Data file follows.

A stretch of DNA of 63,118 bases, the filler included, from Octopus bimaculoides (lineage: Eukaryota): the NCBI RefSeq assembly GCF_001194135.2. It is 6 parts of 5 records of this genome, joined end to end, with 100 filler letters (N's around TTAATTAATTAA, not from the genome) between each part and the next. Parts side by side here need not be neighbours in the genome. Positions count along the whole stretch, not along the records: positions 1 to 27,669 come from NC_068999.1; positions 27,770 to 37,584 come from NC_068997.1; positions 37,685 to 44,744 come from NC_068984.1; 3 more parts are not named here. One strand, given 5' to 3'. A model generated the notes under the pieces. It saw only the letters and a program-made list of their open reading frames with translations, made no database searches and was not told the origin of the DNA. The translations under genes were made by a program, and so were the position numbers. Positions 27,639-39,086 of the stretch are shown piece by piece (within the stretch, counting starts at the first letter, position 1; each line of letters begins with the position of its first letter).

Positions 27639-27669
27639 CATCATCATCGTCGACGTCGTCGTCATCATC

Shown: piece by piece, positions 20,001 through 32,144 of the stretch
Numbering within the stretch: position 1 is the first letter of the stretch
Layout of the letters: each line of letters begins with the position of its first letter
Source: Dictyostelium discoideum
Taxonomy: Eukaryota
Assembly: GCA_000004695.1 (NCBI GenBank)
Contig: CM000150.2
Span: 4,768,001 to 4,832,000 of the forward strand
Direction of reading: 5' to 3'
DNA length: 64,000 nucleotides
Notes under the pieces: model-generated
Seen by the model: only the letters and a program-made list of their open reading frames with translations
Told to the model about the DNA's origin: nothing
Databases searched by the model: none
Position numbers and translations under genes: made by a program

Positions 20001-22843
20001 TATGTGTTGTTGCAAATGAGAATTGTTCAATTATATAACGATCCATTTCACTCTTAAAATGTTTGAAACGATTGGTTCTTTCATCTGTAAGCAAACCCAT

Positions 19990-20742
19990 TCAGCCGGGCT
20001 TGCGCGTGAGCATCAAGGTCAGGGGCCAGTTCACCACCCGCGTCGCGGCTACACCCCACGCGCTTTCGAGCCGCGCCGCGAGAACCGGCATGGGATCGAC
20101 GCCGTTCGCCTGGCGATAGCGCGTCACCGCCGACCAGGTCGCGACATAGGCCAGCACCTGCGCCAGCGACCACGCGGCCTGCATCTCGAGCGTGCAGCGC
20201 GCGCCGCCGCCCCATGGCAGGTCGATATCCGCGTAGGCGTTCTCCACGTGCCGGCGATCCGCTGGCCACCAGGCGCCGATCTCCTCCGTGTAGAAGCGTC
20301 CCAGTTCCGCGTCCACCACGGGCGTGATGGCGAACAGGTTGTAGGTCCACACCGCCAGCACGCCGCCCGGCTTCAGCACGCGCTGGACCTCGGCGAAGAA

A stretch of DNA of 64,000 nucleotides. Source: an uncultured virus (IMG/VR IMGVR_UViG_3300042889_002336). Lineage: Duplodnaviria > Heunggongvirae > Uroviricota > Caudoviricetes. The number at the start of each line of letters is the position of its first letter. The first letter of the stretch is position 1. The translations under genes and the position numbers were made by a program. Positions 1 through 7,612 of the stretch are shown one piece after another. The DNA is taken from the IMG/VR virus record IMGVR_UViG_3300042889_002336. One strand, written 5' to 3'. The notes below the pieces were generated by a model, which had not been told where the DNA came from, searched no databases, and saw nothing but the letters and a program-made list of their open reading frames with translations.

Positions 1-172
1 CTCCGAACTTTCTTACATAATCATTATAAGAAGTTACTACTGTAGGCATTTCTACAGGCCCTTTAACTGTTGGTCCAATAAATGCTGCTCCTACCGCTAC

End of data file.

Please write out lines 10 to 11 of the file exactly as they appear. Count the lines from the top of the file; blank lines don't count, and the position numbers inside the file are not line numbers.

Contig: CM000150.2
Span: 4,768,001 to 4,832,000 of the forward strand